Dear Queen
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Dear Queen

Reminders: Browngirls Can Be Awkward, Hood & Bourgie, with Brains & Beauty

Last week, my twin spirit and I shared similar stories of dimming our light in our younger days, so to not outshine others who were really just projecting their own issues onto us. She led with this statement:

“girls will think you are magic and want to be like you, guys will want to be with you and you [should] capitalize off all of it. Instead, when you’re cute you try and tone it down. [But] why? To make someone seemingly less attractive or with less esteem, feel better.”

I’m always amazed when I recap the past and recognize how I unknowingly crushed myself into box that was never made for me.

So naive.

It got me to thinking about my awkward, introverted, brown, #blerdgirl, self and how I never wanted to admit that this is who I’ve always been. When folks talk about brains and beauty, they act as if neither can exist in the same space, that it’s this tall tale passed down from generation to generation. Fact: there are plenty of drop-dead gorgeous women who have excelled with the use of their brains, only. Their pretty might have gotten them in the door, but I guarantee when they showed up and showed out, you knew that shit was real. Please understand that #blackgirlmagic is real.

Circa 90’s: me being my introverted self.

Then, she and I had the nerve to be 3LB (light-skinned, long hair, light-eyed and bourgie). *insert eye roll*

There’s this misconception that all Black and Brown girls born from or raised in the hood MUST have a “hood mentality”, or that ALL light-skinned, long hair, light-eyed girls are conceited. Let me dispel that myth. Yep, I’m a bourgie, brown girl from the “hood” with the ability to cuss you out in 2.2 seconds and heal your spirit with the same tongue. I have a Master’s Degree and still favor a buttered roll and small coffee from my local bodega. I was raised in an underserved community; however, my mind, body and soul were more fulfilled than anyone could ever imagine. And trust me, some of the most conceited women I’ve met are four shades darker than me with a fluffy ass wrap and curl.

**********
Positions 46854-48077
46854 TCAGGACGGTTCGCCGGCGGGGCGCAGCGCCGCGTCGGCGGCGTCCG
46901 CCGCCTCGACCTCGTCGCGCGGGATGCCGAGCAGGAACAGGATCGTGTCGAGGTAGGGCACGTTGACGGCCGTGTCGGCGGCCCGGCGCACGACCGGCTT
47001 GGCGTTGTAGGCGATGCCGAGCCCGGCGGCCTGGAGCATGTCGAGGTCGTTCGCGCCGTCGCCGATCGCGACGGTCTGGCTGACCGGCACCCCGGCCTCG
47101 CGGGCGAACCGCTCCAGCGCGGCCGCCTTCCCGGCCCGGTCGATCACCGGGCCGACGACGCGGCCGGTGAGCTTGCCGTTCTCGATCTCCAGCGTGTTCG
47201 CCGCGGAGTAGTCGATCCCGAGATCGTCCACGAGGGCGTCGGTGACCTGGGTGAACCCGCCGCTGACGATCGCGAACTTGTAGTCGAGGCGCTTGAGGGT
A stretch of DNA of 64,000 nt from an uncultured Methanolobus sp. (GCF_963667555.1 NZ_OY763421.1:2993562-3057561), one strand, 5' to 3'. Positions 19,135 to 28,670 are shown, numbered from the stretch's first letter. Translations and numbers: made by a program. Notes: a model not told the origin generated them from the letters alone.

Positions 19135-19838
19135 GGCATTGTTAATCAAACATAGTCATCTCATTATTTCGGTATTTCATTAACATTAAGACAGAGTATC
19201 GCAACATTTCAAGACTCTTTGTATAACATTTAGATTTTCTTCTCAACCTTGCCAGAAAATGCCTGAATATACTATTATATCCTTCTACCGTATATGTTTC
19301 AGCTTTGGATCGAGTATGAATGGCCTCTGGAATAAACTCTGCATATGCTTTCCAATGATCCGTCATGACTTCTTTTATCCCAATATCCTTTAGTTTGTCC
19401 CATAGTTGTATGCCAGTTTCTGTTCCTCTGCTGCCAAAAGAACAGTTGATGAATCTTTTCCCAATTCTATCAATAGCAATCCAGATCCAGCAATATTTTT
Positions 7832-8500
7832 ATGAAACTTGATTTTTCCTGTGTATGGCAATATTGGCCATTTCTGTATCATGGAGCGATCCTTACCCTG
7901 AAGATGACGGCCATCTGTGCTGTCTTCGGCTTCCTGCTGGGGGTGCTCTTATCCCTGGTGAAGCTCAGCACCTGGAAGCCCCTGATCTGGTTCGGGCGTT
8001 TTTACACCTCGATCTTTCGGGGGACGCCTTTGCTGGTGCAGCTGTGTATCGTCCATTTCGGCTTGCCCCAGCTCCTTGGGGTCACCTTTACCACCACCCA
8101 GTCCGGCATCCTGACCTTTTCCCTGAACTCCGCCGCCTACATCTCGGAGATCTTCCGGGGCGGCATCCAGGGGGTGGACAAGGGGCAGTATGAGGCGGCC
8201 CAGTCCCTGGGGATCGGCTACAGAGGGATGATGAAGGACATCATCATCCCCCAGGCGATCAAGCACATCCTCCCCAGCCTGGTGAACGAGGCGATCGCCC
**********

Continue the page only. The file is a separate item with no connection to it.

We are not a monolith.

For centuries, women of color have been placed in these character tropes that are one-dimensional and expected to stay there; blinding others to the truth that we come in all shapes, sizes, textures, tones, experiences, and upbringings. There is no mold we fit into, we are the mold.

It is fact that you can be down for the cause with a perm. It is fact that you don’t have to be Christian to believe that one God exists. It is fact that you can rock a suit and still back that ass up. It is fact that you can be a size 22 and flex your body into a scorpion pose. It is fact that you can come from the hood and speak proper English, and it is fact that you don’t need to be an afro-wearing, incense burning, “mother Earth” girl to believe that you can speak your life into existence.

Young brown girls are beginning to recognize their worth. They’re seeing that their reflection in the mirror is enough, that they can achieve everything they set out to accomplish. There’s no need to dumb down your greatness or waste your pretty — babydoll you can be both. There’s no need to shift your perspective to fit in, someone will get you. There’s no need to stifle your “bad and bourgie” self, ’cause there are hundreds of chicks wishing that they can be authentic just like you.

I’ve learned to embrace my eclectic caramel sundae with the syrup dripping down the cup. I’m cool with my perfect imperfections, I’ve accepted being sexually liberated, and I’m fine with everyone not liking me on and off social media. I’m glad I’ve decided to ride this magic carpet of unique. By no means would I want every brown and black girl to be like me, nor would I want them to change who they are to be accepted by me. More of our young girls need to see us walking in confidence in our skin. They need to see our diversity and be able to associate with one of us, not all of us. Contrived is not a word that should be synonymous with their self-esteem. They need to know that it’s perfectly fine to be whatever variation of self they naturally are, so that they can live another day to watch it evolve.

Dear Brown girl, don’t feel a way because you’re a different type of pretty. Those magazines you read, those pictures on social media, those images on TV are unable to capture your beauty because it is indescribable. You are majestic with your nerdy frames

messy hair
curvy and slim frame
dancer feet
awkward knees
bowed legs
brown skin in multitude
hair soft like wool
playing Xbox
painting murals
spittin’ rhymes
talkin’ code
having self.

Love you!



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ShaVaughn Elle

ShaVaughn Elle

Penning what inspires me to inspire others.